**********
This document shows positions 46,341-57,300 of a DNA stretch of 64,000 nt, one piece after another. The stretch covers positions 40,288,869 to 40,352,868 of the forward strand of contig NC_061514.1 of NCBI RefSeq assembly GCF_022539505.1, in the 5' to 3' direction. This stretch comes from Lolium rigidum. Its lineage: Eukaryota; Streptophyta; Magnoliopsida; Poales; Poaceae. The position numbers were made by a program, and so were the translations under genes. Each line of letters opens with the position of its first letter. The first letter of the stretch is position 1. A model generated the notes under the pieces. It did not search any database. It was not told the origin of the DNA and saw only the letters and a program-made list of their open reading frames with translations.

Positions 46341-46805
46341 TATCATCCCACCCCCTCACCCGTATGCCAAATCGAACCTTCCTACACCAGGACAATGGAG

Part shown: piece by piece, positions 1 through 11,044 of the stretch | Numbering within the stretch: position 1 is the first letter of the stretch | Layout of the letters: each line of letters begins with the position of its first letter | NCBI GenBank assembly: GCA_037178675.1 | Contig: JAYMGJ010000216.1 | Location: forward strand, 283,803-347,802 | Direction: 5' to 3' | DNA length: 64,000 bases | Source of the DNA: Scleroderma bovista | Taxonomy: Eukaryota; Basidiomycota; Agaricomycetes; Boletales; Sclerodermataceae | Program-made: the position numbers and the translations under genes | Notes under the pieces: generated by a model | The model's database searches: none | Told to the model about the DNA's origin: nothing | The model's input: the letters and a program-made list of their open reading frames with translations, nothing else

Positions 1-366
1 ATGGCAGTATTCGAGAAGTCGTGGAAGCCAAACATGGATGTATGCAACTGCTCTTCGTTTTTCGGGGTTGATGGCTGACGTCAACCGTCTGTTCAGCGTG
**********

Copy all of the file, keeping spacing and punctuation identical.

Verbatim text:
This document shows positions 46,341-57,300 of a DNA stretch of 64,000 nt, one piece after another. The stretch covers positions 40,288,869 to 40,352,868 of the forward strand of contig NC_061514.1 of NCBI RefSeq assembly GCF_022539505.1, in the 5' to 3' direction. This stretch comes from Lolium rigidum. Its lineage: Eukaryota; Streptophyta; Magnoliopsida; Poales; Poaceae. The position numbers were made by a program, and so were the translations under genes. Each line of letters opens with the position of its first letter. The first letter of the stretch is position 1. A model generated the notes under the pieces. It did not search any database. It was not told the origin of the DNA and saw only the letters and a program-made list of their open reading frames with translations.

Positions 46341-46805
46341 TATCATCCCACCCCCTCACCCGTATGCCAAATCGAACCTTCCTACACCAGGACAATGGAG

Part shown: piece by piece, positions 1 through 11,044 of the stretch | Numbering within the stretch: position 1 is the first letter of the stretch | Layout of the letters: each line of letters begins with the position of its first letter | NCBI GenBank assembly: GCA_037178675.1 | Contig: JAYMGJ010000216.1 | Location: forward strand, 283,803-347,802 | Direction: 5' to 3' | DNA length: 64,000 bases | Source of the DNA: Scleroderma bovista | Taxonomy: Eukaryota; Basidiomycota; Agaricomycetes; Boletales; Sclerodermataceae | Program-made: the position numbers and the translations under genes | Notes under the pieces: generated by a model | The model's database searches: none | Told to the model about the DNA's origin: nothing | The model's input: the letters and a program-made list of their open reading frames with translations, nothing else

Positions 1-366
1 ATGGCAGTATTCGAGAAGTCGTGGAAGCCAAACATGGATGTATGCAACTGCTCTTCGTTTTTCGGGGTTGATGGCTGACGTCAACCGTCTGTTCAGCGTG